Big Game Hunting, Societal Mores and Miss Kendall Jones

When one thinks of the Big Game Hunters, the name of John Henry Patterson, the British soldier who killed the Tsavo Man-Eater Lions of Kenya in December 1898, comes readily to mind. His exploits were portrayed in the excellent film THE GHOST AND THE DARKNESS.


Bror von Blixen-Finecke was a colorful “white hunter” of the early 20th Century. This Swedish aristocrat was friends with Ernest Hemingway and Edward, Prince of Wales. His first wife, Karen Blixen, wrote the beautiful story OUT OF AFRICA in 1937 which was made into an awarding film in 1985.


Frederick Courteney Selous was a British officer and sportsman who was the inspiration for Sir Henry Rider Haggard’s Allan Quatermain. He was good friends with President Theodore Roosevelt of the USA.


The list could continue of the great white hunters of the past. They all were men who were appreciated by an admiring public, politicians and royals.


Now, a Miss Kendall Jones, a nineteen year old Texas university student, has entered the great white hunter world. Her entry has caused an outcry which could be heard to the moon and back if sound travelled through space.

Why such an outcry against a teenager, a woman? Perhaps, it lies in the societal mores of the past which color the present.

The depiction of the hulky caveman hunting for food is wrapped too much in the interiors of our societal consciousness. The man hunted and brought the trophies back to his woman to prepare the fur for clothing, the bones for cave use and hunting, and the meat for her man and children.

This domestic portrait of cave life has been romanticized depicting the man as the big hunter and the woman as the little cave wife. Perhaps, the truth is far different.

One has to keep in mind that human existence did not begin in a cave but a garden. After the exodus from paradise the coastal villages outnumbered cave dwellers.

Let us consider this scenario:

Many men hunker down into their “man cave” when sports like the World Cup or the Super Bowl are on. By the time the sporting event is over, the living room is such a mess a pig might find it abhorrent. The wife has other adjectives to describe the remains of the men’s nesting for hours on the sofa, chairs and carpets.

It would not surprise me if it was the cave wife who brought home the T-Rex sirloin from the mossy pond down from the cave. It was probably the cave wife who went to the freezer section of the supermarket of the day—located in the ice fields—and with a cave knife carved a hunk of wooly mammoth for Sunday dinner.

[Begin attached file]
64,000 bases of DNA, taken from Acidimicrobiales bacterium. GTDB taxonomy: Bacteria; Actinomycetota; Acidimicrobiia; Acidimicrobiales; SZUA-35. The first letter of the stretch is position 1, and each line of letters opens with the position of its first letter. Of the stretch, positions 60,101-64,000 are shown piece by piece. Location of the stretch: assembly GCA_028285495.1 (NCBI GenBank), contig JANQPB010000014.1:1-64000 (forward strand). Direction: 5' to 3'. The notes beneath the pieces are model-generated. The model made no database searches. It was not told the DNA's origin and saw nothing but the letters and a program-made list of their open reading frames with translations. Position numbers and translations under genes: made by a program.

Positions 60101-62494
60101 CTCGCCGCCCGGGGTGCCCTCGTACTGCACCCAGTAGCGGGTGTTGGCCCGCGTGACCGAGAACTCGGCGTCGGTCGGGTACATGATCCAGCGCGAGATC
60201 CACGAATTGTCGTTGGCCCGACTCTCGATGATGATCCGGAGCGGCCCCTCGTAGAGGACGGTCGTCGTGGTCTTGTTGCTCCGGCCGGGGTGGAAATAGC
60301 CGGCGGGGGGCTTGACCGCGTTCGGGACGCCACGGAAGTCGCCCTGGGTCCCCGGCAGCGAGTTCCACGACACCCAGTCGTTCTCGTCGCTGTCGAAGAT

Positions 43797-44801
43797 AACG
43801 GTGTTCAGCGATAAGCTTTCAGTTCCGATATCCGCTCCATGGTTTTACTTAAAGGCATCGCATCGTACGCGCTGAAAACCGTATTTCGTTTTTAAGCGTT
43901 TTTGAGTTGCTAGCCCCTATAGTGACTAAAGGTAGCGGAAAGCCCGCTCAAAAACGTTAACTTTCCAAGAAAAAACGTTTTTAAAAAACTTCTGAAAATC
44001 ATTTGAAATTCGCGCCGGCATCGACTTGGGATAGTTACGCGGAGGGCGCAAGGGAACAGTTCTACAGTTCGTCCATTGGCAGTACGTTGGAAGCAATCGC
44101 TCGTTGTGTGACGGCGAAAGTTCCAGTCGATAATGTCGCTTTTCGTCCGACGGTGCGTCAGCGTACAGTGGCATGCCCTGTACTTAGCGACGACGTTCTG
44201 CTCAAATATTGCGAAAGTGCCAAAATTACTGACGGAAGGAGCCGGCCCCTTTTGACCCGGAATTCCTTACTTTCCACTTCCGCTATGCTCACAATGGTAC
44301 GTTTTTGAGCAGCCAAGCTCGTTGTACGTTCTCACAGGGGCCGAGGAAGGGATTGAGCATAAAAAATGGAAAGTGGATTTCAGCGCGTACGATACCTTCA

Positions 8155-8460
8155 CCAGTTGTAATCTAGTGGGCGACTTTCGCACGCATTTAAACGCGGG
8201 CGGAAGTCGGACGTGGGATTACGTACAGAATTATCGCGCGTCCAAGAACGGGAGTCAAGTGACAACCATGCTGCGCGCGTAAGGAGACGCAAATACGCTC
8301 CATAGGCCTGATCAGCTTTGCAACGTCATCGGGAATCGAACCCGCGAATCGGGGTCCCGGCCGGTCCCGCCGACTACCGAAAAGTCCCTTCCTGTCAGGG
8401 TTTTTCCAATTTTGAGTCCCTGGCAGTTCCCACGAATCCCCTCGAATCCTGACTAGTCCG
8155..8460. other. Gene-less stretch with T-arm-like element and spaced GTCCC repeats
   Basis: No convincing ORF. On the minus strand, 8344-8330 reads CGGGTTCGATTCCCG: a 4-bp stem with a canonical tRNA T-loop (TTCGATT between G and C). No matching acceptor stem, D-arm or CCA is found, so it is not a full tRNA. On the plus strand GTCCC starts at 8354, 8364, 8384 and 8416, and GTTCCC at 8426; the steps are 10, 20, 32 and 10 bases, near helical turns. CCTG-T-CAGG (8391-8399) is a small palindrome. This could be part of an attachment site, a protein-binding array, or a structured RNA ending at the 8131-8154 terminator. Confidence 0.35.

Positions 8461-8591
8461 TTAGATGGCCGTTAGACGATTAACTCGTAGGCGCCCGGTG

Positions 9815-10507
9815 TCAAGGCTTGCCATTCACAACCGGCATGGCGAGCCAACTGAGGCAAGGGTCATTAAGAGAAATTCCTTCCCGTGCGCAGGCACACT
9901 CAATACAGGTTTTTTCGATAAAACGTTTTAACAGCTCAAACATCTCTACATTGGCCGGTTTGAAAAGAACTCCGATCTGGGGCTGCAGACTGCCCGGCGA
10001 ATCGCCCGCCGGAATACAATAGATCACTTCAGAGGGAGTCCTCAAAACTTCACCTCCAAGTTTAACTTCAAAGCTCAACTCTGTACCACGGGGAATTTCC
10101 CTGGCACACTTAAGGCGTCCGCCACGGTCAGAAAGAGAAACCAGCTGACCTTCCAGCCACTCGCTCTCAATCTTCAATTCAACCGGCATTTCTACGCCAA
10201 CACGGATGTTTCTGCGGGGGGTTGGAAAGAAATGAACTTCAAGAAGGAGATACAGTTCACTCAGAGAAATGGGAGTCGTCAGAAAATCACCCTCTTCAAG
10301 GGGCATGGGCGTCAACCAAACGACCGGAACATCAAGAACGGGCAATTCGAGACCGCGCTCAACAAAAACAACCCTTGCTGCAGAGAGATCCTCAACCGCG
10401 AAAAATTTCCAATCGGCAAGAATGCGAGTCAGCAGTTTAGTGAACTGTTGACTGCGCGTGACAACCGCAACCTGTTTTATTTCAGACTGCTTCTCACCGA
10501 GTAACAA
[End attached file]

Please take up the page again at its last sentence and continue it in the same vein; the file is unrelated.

The cave men sat around the fire telling of their exploits as they picked fleas and other varmints from their animal hides and body hair. The cave wife is the one who did all the work.

No wonder Miss Jones is being viciously mauled. She does not fit the societal stereotype of what a teenage girl should be doing with her time or what a proper woman should be like.

She should not be “hunted” by social media and the press for her hobby, regardless of how one feels about what she does. Just leave her alone— she has suffered enough abuse, and perhaps in years to come she will look back on all of this and wonder about the world of 2014 and her actions and the reaction to her by certain segments of the public.

The Smithsonian-Roosevelt African Expedition
The Smithsonian-Roosevelt African Expedition

President Theodore Roosevelt:

In hunting, the finding and killing of the game is after all but a part of the whole. The free, self-reliant, adventurous life, with its rugged and stalwart democracy; the wild surroundings, the grand beauty of the scenery, the chance to study the ways and habits of the woodland creatures—all these unite to give to the career of the wilderness hunter its peculiar charm. The chase is among the best of all national pastimes; it cultivates that vigorous manliness for the lack of which in a nation, as in an individual, the possession of no other qualities can possibly atone.” –

Do I agree with hunting wild animals for sport? No, I do not.

To me it is senseless, and it is not sport. Hunting animals in their natural habitat with weapons is grossly overrated and in many ways brutal. Photography would be a better leisure time pursuit of the big game or small game.

G. D. Williams © 2014

POST 564


John Henry Patterson

Bror von Blixen-Finecke

Karen Blixen

Frederick Courteney Selous

Sir Henry Rider Haggard


Miss Kendall Jones